An escrow account holds your prepayment of property taxes and insurance premiums until the date they are due. Most banks require homebuyers to set up an escrow account when they purchase a home -- especially if they have a small down payment. If you weren’t required to set up an escrow account, saving throughout the year can cut down on the shock of having to pay a large lump sum. Although most banks offer escrow accounts, they typically charge extra fees to use the service. Save yourself some money, and design your own escrow account.
Contact your homeowners insurance company and tax authority. Ask for a copy of your insurance bill and tax bill. Verify the total amount due for the year and the payment dates. Typically, tax collectors require quarterly, semiannual or annual tax payments, depending on your city or county regulations. Your insurance company might allow monthly payments or require payments a year in advance.
Add your annual insurance premiums and property taxes together to get the total amount. Divide this number by 12. This is the minimum amount you should put into the escrow account each month. If you’d rather make weekly payments, divide the total number by 52.
Contact your mortgage lender and other private banks and ask about escrow accounts. You might even consider opening a separate checking or savings account that earns interest. The account doesn’t have to be specifically for escrow. Any type of account will do.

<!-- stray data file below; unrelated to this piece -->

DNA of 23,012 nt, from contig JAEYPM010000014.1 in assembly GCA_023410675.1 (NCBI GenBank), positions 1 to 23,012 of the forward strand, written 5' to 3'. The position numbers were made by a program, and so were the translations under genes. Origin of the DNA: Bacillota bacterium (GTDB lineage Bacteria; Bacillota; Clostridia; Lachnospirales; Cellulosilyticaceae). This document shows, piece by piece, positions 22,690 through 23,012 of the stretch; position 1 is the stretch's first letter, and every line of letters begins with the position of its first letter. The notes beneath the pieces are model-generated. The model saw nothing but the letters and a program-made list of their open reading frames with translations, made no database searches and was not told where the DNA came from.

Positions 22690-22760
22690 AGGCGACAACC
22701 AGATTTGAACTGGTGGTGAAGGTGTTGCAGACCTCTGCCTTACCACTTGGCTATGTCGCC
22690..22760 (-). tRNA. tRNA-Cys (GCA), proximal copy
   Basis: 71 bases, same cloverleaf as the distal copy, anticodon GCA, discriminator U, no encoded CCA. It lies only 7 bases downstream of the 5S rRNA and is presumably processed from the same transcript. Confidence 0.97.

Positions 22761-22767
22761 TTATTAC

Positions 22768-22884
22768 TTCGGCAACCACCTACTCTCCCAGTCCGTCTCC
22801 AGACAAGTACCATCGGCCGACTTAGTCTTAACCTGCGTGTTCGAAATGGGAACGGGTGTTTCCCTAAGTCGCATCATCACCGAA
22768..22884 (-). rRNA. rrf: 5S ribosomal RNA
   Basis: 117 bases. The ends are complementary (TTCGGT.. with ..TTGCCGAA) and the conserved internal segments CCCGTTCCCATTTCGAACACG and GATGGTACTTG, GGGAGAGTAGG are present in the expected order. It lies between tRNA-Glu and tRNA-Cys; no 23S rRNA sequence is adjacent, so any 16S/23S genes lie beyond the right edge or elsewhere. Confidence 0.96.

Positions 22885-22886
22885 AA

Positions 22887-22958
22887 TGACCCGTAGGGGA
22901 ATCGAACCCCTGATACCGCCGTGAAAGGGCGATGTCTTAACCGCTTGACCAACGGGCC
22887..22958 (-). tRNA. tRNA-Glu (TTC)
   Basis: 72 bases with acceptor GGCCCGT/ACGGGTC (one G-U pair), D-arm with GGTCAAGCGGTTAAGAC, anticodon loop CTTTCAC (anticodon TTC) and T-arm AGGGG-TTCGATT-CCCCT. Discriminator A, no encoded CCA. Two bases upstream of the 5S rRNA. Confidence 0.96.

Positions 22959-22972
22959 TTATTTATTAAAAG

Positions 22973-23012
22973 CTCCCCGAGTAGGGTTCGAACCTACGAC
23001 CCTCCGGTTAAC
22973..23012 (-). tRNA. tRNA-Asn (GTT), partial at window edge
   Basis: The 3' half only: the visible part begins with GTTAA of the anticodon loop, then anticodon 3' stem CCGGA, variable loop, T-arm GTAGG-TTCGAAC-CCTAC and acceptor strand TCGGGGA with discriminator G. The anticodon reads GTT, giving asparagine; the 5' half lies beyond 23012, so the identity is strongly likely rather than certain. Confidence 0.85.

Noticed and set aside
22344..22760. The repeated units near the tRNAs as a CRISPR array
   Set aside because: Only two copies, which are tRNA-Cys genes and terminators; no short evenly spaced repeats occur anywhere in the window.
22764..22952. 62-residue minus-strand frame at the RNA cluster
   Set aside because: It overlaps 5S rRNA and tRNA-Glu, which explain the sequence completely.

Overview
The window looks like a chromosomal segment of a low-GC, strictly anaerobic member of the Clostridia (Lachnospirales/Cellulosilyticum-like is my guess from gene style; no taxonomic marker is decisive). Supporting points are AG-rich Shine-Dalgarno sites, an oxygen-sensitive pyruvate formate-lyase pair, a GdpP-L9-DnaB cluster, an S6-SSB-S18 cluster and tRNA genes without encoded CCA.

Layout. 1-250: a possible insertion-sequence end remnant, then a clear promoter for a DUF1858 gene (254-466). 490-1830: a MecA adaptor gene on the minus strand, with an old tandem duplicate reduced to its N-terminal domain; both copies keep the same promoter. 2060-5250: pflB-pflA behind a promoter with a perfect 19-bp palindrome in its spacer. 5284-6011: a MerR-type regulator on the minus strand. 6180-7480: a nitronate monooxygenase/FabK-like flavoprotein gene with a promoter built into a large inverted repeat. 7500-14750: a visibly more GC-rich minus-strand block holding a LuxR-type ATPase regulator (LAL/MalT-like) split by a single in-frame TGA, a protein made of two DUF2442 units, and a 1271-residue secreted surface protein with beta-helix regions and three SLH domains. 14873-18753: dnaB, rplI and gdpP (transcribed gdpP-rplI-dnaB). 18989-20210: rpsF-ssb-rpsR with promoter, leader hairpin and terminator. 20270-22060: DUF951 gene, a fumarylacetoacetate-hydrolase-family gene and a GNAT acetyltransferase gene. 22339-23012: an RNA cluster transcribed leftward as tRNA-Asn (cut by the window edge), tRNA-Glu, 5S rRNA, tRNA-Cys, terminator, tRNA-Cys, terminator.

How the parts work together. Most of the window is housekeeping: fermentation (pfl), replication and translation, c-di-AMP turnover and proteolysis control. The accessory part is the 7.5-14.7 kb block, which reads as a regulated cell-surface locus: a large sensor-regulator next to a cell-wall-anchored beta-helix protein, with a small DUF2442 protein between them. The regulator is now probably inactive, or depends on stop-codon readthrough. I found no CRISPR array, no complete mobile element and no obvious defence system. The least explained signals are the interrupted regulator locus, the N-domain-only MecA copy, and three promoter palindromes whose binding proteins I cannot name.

Open the account through the bank that offers the best incentives. You might have to make an initial deposit to open the account.
Set up automatic withdrawals through the insurance company and the tax authority if you decide to go with a basic bank account instead of an escrow account. You’ll have to provide the bank’s routing number and your bank account number. This ensures that your payments arrive on time. If you go with an escrow account, the bank will make the payments for you, but it will probably charge a fee.
Recheck the amount due for each bill a few times a year. Insurance premiums and property taxes can change, depending on property values, condition of your home and tax rates. Adjust your escrow or bank account to reflect any changes in the bills.
- How Does an Escrow Account Work With an FHA Loan?
- What Does an Excess of Surplus Funds Mean in Escrow Accounts?
- What Can I Do if My Mortgage Company Came Up Short on the Escrow?
- Reasons a Company Will Allow You to Stop an Escrow
- What if My Mortgage Lender Didn't Put Enough Into Escrow?
- Escrow Cancellation Instructions
- Federal Laws on an Unexpected Tax Escrow
- How Does Forced Escrow Work?